Goathland is an attractive village, 500 feet above sea level. It is 8 miles southwest of Whitby, and has a history dating back to the Vikings. Sheep freely wander along the village, keeping the greens carefully manicured, and pausing to beg titbits from visitors (don’t feed them, they become a nuisance). The sheep have a common right, granted by the Duchy of Lancaster, to graze the village greens and the surrounding moorland. In the 1100’s, a small group of Christian brothers settled by the Eller Beck, they built a chapel, St. Mary at Godeland (Gods land).
Nothing remains of this chapel, except the altar stone, which is in the present church - St. Mary’s Church of England. There is mention of a chapel in 1568, and yet again another church in 1821. The present church dates from 1896, and houses many interesting artefacts from previous times, including a seventeenth century pulpit. Much of the woodwork, is by Robert ‘Mouseman’ Thompson of Kilburn, the stained glass windows depict local Saints Hilda, Cuthbert and Aiden.
The station at Goathland is served by the North Yorks Moors Railway and is a glimpse of days gone by. Indeed, it was the setting of Hogsmeade Station in the Harry Potter movie, and many local schoolchildren were invited to be ‘extras’. The station itself was closed in 1965. But, in 1968 the North York Moors Historical Railway Trust Ltd., helped by many volunteers, formed a group to operate the railway between Grosmont and Pickering and the first passenger service commenced in 1973.
Steam Train at Goathland Station
So popular has this railway become, that annual events take place including santa specials and wartime weekends. The magnificent steam trains of the North Yorkshire Moors Railway often stop at Goathland Station.The Steam trains run from Pickering to
Grosmont at various times throught out the year, and from 27th March to 31st October, steam trains run at certain times from Pickering to Whitby.
Please check the North Yorkshire Moors Railway website for details of special events and timetables, by clicking on the following link.
North Yorkshire Moors Railway
Goathland village is home to the sword-dance team, ‘The Plough Stots’, which is the oldest long-sword dance group in the country. Each January there is the ancient ritual, 'Blessing of the Plough', for greeting the new year, which originated with the Norsemen who settled here more than a thousand years ago. This dance group perform at the local folk festivals and Moor and Coast festivals.
Goathland hotel (Aidensfield Arms in Heartbeat)
Village life in Goathland, changed dramatically in 1991, when a film crew arrived to film ‘Heartbeat’, a television series set in the 1960’s, depicting a fictitious local police station in the village of Aidensfield (Goathland). This popular television series continued to film in and around the area until 2010 when the series was axed.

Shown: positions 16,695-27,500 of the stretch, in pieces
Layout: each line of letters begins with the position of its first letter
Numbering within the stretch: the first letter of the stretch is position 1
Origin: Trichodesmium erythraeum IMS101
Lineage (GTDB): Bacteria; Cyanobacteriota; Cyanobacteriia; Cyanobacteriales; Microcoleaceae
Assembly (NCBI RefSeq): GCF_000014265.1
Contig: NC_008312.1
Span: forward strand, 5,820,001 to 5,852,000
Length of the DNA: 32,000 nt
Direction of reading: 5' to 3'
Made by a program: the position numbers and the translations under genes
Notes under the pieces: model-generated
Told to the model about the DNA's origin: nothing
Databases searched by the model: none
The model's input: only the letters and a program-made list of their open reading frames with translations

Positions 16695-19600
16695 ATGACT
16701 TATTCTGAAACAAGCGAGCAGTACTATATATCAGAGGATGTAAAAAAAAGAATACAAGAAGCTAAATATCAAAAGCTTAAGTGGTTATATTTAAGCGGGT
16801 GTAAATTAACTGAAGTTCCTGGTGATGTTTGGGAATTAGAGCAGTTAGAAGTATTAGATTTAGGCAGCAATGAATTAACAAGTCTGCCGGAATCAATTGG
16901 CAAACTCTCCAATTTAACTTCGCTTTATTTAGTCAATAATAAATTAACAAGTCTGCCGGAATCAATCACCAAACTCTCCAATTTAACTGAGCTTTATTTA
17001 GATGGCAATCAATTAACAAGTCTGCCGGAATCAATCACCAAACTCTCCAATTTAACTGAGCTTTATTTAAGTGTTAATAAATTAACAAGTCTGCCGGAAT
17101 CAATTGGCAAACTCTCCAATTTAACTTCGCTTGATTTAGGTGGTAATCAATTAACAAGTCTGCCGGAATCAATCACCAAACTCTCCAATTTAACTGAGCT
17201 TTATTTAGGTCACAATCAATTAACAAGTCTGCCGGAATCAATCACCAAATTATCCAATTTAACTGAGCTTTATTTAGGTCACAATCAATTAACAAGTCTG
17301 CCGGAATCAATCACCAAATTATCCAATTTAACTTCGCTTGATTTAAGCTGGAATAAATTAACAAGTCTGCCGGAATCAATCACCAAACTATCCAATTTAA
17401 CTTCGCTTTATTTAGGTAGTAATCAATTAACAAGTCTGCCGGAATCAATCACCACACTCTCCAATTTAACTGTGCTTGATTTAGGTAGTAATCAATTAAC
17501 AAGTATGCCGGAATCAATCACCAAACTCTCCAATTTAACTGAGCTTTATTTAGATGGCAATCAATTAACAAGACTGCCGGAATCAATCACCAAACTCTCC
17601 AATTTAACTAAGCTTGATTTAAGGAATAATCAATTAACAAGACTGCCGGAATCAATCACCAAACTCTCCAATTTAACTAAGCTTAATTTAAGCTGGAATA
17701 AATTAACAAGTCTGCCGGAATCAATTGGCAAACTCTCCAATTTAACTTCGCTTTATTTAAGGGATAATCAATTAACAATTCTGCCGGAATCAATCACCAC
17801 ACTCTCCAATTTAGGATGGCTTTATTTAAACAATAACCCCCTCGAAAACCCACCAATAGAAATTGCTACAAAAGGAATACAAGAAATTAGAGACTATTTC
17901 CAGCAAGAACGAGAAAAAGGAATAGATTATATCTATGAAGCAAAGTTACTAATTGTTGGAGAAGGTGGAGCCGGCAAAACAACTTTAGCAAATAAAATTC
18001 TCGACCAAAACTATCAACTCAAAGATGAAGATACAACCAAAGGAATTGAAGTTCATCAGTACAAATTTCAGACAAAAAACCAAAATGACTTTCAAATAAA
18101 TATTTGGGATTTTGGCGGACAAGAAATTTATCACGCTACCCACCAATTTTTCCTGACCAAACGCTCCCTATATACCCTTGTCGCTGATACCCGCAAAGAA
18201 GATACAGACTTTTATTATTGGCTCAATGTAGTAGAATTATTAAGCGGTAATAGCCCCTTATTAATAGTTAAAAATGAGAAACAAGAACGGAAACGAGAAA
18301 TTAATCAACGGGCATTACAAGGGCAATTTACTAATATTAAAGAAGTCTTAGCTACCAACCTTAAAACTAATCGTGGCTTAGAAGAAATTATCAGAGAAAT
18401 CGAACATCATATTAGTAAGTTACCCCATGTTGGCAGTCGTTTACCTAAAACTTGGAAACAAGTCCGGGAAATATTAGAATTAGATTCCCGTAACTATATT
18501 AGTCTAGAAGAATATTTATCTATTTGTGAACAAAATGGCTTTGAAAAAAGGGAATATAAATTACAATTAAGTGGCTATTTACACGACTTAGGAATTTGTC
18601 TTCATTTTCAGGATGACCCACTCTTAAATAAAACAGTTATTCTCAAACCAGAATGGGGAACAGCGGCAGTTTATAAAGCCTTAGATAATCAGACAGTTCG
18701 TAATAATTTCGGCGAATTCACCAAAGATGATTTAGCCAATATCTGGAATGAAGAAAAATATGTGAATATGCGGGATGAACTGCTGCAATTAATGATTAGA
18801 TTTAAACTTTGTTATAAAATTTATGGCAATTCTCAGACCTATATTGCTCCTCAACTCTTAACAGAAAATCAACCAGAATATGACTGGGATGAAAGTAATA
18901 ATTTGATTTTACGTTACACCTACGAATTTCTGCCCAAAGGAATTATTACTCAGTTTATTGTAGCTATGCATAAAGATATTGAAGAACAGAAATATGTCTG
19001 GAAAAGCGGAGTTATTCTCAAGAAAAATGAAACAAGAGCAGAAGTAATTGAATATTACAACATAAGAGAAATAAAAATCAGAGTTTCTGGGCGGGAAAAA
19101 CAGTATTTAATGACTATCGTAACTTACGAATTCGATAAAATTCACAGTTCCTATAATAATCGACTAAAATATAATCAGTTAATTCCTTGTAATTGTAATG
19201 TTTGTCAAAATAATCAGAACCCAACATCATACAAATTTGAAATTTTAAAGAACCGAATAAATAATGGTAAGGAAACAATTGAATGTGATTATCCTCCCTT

Scripps Garage and Funeral Directors
The Goathland Hotel became the Aidensfield Arms (Aiden - after a local saint), the local garage became Scripps Garage and Funeral Directors and the village store became Aidensfield stores. Visitors to the village would often find filming taking place in and around the area, the double yellow road lines often being covered up for authenticity. The village store and post office are immediately recognisable, as is the war memorial erected on the village green in 1922, which is a replica of Lilla Cross.
Goathland Exhibition Centre, is excellent for finding out about the local area and traditions, and a valuable source of information regarding walks in the area.
Mallyan Spout Hotel, Goathland
The Mallyan Spout is a 60 - 70 feet high waterfall, most spectacular after heavy rainfall. The walk to the waterfall is accessed by a riverside walk, starting near the Mallyan Spout Hotel. Part of it is wooded and the walk will take you up to the Spout itself and, in fact, underneath it! Walker Mill Foss and Nelly Ayre Foss are two more pretty waterfalls in the area.
Wades Causeway is a local name for a stretch of the old Roman Road that crosses Wheeldale Moor, not far from Goathland, and is probably the best preserved stretch of roman road in Britain.
A walk known as the Historic Rail Trail follows the original railway line in the village. This included the dangerous incline at Beckhole. The original Goathland Railway Station, at the top of the Beckhole Incline (see Beckhole page for details), was closed when the safer deviation line opened. The original station had a life of less than 30 years. The Historic Rail Trail stretches from Goathland to Grosmont, it runs along the route of George Stephenson's original railway line of 1836 and passes through Beckhole and Buber Wood.
Goathland has large car park, alongside the public conveniences, where both coaches and cars can park to enable the visitor to enjoy the sights and walks around the village. Goathland has a range of holiday accommodation, including hotels, bed and breakfast's and self catering holiday cottages
Road to Goathland
Darnholm has a wooden bridge and stepping stones and is well worth a visit, as it is so picturesque, and can be incorporated in the ‘Water Arc’ walk.
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